November 19, 2014 by Johanna Burani
Magnesium is the 8th most abundant element in the earth’s crust, accounting for 13% of our planet’s mass. It’s been used in aerospace construction since World War I, is present in today’s cars, beverage cans, golf clubs, fishing reels and even firework sparklers. Who knew?
Magnesium is also found in the human body. It helps all living cells communicate with each other enhancing nerve cell function, assisting in the conversion of glucose into cell energy and promoting glucose storage in the liver and muscles if it’s not needed right away. It participates in the biochemical reactions of more than 300 enzymes involved in ceaseless metabolic activities, including insulin secretion and cellular insulin sensitivity. Who knew? keep reading »
November 5, 2014 by Johanna Burani
This dish is short on work but long on flavor. Simple, fresh, unadulterated whole foods, marinated, grilled, then placed on a bed of fresh greens. Add a glass of chilled Pinot Grigio and some sourdough crostini and you have a perfect meal – Italian style!
September 25, 2014 by Johanna Burani
These people feel “addicted” to these foods. No surprise: sugar, salt and fat are food’s most effective flavor enhancers and the brain’s reward center pays close and affectionate attention to them when they enter the body. This can lead to deep-rooted neurological pathways for food addictions.
Is Brain Change Possible? keep reading »
September 10, 2014 by Johanna Burani
I know. I haven’t been around lately. Last summer I disappeared for a while as I was recovering from shoulder surgery. This summer I spent six glorious weeks in Europe, staying in familiar places, like our home in Friuli (northeastern Italy) and the lake region in southwestern Austria, but also in new areas, like the Cyclades Islands and the Peloponnese region in southern Greece. Friuli and southern Austria never disappoint me, but the highlight of this summer’s travels was my introduction to Greece, its wonderful people, beautiful landscapes and scrumptious cuisine.
My husband, Sergio, and I enjoyed visiting Mykonos, Paros, Santorini and other Cyclades Islands. We also had the extraordinary good fortune of being the houseguests of our relatives-in-law, Maria and Antonios Bistolaridis. Although they left their Peloponnese villages nearly 40 years ago to build a new life in Michigan, their love for their homeland has never even remotely left their hearts. They return every summer to their condominium in Paralio Astros. They were magnificent tour guides! We visited Meteora, Olympia, Sparta, Monemvasia, some beach towns and their native villages, Skortsinou and Vouno, where their families still live. keep reading »
July 15, 2014 by Johanna Burani
We’re all trying (aren’t we?) to eat more whole grains. The USDA’s 2010 Dietary Guidelines for Americans encourage us to hop on the whole grain bandwagon. Recipes online, in magazines and cookbooks, and on cooking shows with famous chefs abound with whole grain options. Even our bodies give us the thumbs up when we eat whole grains.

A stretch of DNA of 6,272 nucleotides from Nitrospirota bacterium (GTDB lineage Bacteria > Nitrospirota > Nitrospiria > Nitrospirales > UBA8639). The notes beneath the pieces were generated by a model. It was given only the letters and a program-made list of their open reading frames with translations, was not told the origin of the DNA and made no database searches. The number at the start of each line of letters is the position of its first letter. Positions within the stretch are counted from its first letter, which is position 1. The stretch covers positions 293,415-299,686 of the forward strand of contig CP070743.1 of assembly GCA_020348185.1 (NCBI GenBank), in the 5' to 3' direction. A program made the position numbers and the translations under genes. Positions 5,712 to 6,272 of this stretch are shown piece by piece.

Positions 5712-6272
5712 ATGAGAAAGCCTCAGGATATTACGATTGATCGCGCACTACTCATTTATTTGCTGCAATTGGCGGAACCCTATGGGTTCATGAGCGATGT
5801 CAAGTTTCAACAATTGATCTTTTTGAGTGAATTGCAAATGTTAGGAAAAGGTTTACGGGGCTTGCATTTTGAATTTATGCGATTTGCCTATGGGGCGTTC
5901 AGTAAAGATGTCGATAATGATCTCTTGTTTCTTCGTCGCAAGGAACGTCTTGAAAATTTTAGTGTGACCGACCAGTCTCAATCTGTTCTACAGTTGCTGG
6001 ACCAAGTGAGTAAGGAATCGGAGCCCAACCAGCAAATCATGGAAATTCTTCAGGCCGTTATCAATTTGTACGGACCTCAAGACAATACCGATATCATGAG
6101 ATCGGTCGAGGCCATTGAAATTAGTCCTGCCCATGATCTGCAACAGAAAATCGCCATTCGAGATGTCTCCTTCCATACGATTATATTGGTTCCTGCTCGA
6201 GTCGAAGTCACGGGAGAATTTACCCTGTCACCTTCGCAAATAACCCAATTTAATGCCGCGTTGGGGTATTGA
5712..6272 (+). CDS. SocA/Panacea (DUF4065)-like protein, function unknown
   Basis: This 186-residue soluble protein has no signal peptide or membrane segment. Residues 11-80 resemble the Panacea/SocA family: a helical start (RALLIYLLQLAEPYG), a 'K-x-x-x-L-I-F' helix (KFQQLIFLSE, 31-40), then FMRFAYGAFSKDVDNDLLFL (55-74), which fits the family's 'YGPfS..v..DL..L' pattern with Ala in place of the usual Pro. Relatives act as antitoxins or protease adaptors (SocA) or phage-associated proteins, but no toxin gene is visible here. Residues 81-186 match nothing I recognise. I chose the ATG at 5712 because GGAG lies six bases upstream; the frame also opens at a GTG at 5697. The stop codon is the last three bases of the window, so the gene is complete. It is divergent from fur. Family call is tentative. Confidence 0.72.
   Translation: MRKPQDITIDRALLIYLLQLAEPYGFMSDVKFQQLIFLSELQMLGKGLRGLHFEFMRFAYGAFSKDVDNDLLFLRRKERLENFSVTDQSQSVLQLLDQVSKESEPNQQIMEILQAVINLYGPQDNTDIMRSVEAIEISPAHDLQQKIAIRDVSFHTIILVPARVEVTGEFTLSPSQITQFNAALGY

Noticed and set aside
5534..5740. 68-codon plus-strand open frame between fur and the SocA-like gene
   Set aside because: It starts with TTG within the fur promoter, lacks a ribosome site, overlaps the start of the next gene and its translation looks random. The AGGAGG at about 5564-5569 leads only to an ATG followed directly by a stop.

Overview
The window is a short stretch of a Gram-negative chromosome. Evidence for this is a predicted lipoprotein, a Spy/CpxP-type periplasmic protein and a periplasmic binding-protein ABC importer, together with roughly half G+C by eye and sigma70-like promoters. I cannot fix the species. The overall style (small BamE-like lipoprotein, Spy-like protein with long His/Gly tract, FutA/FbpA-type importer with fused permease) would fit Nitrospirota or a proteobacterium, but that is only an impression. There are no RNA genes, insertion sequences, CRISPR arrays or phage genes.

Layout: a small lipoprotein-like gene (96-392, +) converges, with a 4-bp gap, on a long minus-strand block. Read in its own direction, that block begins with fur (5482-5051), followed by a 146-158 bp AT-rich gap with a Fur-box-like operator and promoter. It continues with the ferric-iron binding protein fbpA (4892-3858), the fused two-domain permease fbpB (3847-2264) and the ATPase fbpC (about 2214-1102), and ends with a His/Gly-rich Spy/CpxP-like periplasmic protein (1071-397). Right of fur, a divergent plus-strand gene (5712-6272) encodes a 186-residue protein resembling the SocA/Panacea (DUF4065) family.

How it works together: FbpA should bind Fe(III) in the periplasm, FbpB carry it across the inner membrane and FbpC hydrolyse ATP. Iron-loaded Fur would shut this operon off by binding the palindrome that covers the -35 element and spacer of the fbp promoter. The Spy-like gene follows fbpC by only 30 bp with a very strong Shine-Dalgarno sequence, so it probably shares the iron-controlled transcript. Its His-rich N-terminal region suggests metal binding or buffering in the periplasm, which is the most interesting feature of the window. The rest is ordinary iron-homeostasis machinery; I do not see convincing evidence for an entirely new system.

But stop a minute and ask yourself if you really are eating grains that are truly whole. First off, the grain must contain all three of its structural parts: the bran (outer) layer, the endosperm (starchy) layer and the germ (seed). It also should be minimally processed to minimize natural nutrient losses and disruption of the synergy within the layers.
A whole grain will look on your plate pretty much as it does in nature – minus the field debris and inedible outermost shell (the husk or hull). Take oats for instance. The steel cut version is the entire grain with just the husk removed. That same whole grain with the husk intact is called “groats” and that’s what horses eat!
Here are some examples of whole grains: pearl barley, steel cut or traditional rolled oats, corn, whole grain brown rice and wild rice (not really a grain), wheat berries, cracked wheat and bulgur, quinoa, buckwheat, rye and triticale.
You can find out the history, processing methods and interesting facts about these and other whole grains at www.wholegrainscouncil.org.
And, since these grains show up favorably on the lower end of the glycemic index, you can also learn more about them at www.glycemicindex.com.
June 20, 2014 by Johanna Burani
I recently visited the Culinary Institute of America in Hyde Park, New York to attend an artisan bread-making class (spoiler: there was a lot of white flour in that teaching kitchen!). My main goal for this experience was to learn bread-making techniques and the food science behind them from the professionals, in this case, Chef Juergen Temme, CMB. To my delight, I reached my goal – and then some. Chef described the ingredients and procedures for five different types of dough, including sourdough, the one low GI white bread out there. I was “all ears.”
The GI experts explain that acidic foods empty more slowly from the stomach, resulting in a slower release of glucose into the bloodstream. I asked Chef what were the pH values (degree of acidity; the lower the number, the more acidic) of the breads we were baking that day. All of them were made from white flour and all had a pH between 5.0 and 6.5, except for the sourdough bread: its pH was 3.6!
This is why sourdough bread is a good bread choice for anyone attempting to control blood sugar, weight, and energy. The fuel it turns into lasts longer, preventing blood sugar spikes and helping to ward off hunger. And did I mention how delicious it tastes straight out of the oven?